I won’t go into details of how these individual elements are used to calculate word score. It’s not a secret or anything but I wouldn’t want to rob you of the joy of figuring it out (what works for your particular application) should you go down this road yourself. In a large, complicated topic, it’s one of the fun parts.
Because writing a search engine is hard, this is only going to get us part of the way there. This will allow us to figure out which word(s) were most likely meant by our querying user (incorrect spelling or not) matched up to the documents that contain those words (again, regardless of spelling or variation). Now, we’re going to have to rank the resulting documents to determine which are most relevant to the query.
I should also point out that we’re likely going to want to search for phrases instead of just single words. While I’m not going to directly address that here for the sake of brevity, the techniques we’re outlining here form the base that phrasal search can be built on.
When we rank documents the first thing we’re likely to do is some form of counting term frequency. This is a whole topic unto itself but the end result is we’re most likely to end up calculating some form of tf-idf or term frequency-inverse document frequency. The basic idea here is that the more times a word appears in a document, the more relevant that document is to that word (from a query). But since that makes common but unimportant words rank very high (e.g., the word “the”) that frequency is penalized by how often the word appears across the set of all documents. Using td-idf we can rank documents relevant to the query “the automobile”, picking out those with “automobile” in them while ignoring documents with the word “the” in them.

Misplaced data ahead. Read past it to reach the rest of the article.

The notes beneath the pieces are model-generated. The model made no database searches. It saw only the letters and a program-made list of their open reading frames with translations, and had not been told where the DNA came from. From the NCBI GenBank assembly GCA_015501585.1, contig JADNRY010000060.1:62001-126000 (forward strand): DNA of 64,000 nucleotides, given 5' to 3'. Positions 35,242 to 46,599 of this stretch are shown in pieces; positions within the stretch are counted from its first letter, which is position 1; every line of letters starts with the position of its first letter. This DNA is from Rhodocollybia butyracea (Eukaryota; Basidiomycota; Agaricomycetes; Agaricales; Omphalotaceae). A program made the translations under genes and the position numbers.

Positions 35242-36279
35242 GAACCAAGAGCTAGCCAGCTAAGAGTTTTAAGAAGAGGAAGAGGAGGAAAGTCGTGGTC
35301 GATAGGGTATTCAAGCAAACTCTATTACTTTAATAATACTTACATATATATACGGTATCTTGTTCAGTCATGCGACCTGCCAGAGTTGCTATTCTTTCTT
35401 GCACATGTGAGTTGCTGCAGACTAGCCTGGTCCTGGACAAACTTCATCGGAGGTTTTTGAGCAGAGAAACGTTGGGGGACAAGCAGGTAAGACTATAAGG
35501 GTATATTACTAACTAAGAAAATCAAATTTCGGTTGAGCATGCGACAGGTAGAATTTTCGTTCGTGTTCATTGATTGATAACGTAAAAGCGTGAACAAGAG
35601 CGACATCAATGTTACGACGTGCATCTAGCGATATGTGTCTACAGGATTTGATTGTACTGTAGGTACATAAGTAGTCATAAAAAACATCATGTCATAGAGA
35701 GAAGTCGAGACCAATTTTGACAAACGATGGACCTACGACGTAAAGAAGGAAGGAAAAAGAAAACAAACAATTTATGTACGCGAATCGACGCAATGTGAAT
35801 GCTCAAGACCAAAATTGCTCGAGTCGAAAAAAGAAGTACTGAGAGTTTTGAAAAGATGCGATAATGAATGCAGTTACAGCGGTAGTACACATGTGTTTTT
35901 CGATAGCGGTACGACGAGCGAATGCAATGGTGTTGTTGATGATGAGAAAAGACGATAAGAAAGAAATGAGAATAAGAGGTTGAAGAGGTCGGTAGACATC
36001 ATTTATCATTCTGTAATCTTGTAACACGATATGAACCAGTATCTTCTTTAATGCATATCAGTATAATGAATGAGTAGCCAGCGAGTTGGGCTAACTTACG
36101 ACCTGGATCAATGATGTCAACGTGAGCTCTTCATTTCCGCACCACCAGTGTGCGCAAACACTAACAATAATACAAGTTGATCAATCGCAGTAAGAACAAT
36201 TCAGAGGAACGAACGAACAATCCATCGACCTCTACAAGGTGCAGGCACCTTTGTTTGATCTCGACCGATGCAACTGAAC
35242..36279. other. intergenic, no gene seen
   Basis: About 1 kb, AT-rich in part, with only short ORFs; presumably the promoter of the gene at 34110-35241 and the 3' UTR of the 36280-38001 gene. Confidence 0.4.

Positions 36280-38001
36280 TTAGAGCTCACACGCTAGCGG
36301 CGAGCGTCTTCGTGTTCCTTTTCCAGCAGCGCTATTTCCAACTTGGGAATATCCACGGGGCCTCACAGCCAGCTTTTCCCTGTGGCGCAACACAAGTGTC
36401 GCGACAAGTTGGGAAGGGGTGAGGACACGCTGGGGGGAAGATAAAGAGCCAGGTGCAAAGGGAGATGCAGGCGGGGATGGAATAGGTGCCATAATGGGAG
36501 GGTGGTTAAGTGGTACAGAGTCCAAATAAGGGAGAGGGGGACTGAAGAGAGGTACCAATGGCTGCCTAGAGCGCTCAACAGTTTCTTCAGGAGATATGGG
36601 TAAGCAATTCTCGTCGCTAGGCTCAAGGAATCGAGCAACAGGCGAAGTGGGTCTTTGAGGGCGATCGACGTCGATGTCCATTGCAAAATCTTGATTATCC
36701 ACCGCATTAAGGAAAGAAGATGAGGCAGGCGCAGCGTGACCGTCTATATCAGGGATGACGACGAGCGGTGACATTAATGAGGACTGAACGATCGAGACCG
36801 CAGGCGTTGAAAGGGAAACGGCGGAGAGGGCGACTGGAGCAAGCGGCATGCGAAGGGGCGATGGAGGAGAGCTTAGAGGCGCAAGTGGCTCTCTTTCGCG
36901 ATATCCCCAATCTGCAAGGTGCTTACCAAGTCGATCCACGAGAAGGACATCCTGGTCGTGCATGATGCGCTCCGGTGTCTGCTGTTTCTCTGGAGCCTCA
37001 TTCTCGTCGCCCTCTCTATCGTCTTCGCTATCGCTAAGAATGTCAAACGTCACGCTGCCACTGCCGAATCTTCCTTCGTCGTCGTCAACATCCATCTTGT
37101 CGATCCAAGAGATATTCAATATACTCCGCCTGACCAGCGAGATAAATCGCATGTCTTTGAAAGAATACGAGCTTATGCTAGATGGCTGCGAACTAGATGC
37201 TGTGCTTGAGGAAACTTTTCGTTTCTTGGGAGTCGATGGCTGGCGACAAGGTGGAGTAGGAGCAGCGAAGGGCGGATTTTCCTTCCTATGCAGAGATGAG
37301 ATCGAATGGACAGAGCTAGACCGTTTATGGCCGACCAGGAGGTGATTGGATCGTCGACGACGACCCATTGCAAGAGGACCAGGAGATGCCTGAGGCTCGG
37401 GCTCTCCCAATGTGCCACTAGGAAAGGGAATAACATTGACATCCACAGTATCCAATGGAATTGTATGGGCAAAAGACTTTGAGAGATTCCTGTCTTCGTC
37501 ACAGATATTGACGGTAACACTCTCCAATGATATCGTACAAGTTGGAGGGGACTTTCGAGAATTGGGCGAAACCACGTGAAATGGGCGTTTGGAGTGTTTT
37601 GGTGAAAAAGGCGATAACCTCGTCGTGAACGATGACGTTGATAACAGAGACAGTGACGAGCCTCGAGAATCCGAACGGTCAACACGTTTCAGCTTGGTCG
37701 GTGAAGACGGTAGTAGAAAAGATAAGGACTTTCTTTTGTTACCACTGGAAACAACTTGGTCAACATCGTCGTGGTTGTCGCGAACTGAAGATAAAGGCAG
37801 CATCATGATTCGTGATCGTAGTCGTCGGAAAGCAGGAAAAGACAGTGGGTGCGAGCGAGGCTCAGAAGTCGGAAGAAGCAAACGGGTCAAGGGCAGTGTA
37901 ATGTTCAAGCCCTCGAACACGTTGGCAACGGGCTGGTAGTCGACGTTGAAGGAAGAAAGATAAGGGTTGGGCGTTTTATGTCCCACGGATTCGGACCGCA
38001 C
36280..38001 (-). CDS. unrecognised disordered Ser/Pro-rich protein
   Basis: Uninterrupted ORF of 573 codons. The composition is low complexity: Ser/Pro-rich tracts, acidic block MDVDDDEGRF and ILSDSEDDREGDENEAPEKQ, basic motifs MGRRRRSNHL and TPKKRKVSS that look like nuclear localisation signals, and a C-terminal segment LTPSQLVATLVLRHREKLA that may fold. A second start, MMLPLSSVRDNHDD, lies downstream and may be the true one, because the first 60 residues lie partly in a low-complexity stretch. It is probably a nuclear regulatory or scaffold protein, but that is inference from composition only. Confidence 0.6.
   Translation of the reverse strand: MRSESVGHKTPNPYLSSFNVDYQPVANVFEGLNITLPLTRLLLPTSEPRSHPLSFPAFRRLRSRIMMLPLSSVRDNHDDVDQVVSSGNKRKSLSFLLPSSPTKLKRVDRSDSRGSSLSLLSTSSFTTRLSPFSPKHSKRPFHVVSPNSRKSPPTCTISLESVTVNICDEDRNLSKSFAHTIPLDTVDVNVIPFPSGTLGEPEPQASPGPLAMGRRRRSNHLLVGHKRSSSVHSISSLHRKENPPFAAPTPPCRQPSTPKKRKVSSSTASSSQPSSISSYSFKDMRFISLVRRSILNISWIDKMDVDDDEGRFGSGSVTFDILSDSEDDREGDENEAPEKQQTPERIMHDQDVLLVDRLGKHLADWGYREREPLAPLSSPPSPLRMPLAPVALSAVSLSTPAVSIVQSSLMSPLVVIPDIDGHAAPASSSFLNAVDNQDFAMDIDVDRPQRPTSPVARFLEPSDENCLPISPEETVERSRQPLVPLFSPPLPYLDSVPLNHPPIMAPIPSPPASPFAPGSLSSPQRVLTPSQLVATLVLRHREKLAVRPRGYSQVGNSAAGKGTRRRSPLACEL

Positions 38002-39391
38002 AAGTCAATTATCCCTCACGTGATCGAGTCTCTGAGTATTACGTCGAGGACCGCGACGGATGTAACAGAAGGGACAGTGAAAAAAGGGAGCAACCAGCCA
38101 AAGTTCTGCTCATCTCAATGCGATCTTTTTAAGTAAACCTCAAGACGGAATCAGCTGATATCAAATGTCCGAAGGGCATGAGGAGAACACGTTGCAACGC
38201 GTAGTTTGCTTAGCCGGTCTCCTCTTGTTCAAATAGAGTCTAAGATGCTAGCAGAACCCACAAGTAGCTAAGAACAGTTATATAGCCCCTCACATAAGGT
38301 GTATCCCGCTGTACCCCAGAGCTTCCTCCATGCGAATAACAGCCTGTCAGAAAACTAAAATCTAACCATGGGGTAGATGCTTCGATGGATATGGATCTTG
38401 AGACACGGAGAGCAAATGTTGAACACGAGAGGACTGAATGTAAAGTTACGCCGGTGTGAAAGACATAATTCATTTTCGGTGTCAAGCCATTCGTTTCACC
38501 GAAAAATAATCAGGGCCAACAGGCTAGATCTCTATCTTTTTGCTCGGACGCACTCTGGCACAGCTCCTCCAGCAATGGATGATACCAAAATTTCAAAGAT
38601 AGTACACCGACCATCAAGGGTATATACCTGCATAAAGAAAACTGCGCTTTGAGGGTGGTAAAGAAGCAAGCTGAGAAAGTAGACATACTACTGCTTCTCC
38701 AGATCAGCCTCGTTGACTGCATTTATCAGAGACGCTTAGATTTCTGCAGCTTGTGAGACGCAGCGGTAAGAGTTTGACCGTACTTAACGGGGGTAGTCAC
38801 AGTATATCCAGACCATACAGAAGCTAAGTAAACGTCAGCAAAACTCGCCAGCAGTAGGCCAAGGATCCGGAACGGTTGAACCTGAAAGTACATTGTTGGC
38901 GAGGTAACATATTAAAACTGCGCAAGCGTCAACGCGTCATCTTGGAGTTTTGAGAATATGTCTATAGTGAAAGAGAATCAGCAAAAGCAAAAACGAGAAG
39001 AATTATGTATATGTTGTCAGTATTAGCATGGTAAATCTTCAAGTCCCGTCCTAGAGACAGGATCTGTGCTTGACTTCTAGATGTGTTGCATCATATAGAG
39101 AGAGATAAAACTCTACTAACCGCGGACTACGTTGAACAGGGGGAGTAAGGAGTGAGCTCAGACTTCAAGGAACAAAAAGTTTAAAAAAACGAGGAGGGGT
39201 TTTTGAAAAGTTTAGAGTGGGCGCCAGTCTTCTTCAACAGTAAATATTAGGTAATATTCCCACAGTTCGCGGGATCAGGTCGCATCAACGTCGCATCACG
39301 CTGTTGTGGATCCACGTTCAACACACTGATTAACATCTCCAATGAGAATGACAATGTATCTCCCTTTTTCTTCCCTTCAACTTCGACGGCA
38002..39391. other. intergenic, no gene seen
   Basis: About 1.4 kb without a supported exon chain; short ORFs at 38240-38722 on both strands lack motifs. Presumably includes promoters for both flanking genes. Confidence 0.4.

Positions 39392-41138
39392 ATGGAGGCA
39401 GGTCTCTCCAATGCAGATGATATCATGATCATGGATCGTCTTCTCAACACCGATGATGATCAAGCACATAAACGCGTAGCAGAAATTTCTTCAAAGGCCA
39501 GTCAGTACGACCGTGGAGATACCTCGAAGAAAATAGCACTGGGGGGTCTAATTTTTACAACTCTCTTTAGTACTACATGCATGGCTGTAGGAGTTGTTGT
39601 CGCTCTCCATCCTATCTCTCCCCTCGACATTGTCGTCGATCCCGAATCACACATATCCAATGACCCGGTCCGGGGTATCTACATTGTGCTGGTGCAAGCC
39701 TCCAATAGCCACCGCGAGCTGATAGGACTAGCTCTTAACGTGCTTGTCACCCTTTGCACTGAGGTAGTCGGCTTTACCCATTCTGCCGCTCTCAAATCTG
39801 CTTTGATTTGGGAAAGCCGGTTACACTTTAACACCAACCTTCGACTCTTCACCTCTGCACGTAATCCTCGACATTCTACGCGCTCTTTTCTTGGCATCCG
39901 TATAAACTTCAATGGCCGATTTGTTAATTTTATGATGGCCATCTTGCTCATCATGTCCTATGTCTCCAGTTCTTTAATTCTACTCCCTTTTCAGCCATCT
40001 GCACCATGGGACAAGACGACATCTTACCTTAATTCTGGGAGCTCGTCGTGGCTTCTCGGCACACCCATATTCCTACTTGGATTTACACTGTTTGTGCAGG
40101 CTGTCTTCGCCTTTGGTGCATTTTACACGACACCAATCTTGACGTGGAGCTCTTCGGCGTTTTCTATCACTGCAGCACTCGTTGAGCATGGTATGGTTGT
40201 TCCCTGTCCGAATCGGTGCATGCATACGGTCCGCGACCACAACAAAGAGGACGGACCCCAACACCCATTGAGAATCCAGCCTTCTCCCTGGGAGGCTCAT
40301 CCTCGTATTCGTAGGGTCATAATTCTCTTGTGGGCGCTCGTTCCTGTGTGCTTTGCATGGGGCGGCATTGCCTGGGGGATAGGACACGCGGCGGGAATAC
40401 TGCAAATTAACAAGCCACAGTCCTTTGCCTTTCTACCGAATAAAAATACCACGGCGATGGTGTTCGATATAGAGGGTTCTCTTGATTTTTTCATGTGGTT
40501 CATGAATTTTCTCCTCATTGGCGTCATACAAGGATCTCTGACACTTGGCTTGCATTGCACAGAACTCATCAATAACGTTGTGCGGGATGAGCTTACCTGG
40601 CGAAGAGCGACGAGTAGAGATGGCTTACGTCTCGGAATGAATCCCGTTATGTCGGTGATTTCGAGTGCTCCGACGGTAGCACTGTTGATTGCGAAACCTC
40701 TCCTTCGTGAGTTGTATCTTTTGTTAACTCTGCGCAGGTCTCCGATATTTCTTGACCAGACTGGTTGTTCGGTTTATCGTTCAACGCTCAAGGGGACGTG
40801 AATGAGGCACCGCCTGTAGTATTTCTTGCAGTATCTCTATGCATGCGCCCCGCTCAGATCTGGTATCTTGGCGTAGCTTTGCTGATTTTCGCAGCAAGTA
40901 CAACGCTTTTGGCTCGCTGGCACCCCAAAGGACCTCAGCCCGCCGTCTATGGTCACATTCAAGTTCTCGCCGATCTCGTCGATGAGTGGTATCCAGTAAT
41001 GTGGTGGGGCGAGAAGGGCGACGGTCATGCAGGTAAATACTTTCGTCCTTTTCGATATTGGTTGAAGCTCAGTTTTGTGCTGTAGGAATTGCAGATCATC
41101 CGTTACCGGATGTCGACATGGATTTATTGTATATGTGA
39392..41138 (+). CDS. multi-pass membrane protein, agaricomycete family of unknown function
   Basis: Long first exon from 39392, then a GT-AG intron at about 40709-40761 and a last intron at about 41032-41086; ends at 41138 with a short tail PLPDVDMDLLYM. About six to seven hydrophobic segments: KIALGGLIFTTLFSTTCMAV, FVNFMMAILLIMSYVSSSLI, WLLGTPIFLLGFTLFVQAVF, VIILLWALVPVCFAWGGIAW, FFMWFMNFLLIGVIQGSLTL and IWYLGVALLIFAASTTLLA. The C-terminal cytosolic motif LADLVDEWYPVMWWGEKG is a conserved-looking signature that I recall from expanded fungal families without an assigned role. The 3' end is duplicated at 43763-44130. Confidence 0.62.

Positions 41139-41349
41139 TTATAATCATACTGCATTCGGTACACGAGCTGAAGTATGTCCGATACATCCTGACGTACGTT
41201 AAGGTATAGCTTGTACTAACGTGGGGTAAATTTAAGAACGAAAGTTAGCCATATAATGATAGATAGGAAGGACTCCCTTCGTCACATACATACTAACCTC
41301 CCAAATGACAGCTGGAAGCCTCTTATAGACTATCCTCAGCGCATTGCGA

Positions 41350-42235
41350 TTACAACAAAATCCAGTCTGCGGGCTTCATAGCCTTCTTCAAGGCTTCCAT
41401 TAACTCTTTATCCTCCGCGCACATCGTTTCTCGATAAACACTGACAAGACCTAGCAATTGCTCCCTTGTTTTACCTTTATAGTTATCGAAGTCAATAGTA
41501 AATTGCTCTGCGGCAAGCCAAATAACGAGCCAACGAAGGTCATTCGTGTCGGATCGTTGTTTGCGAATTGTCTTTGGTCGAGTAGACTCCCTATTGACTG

Stop Words, Canonicalization
Backing up a bit, it’s worth pointing out that ignoring unimportant words is a critical part of indexing and querying documents like we’re doing here. One of the most common ways of dealing with this is to use a list of so-called “stop words” to ignore words that aren’t considered relevant to a meaning of a document or a query. In English stop words will likely be articles, adverbs, etc and words that are rarely considered stop words will be proper nous, etc.
Very closely related to this is a technique called stemming. Stemming is the process of canonicalizing groups of related words to a single form which makes searching more accurate (and reduces index complexity). An example would be the words “real” and “really” being mapped to the single word “real”. Since these words are closely related, it’s best to treat them as a single word. Again, that decreases the complexity of our index and also makes searching more robust, as searching for either “real” or “really” will bring up documents with either word in them. In English, it’s common to use a Porter Stemmer, which is an algorithm first conceived by, you guessed it, Porter, for reducing related English words to common forms.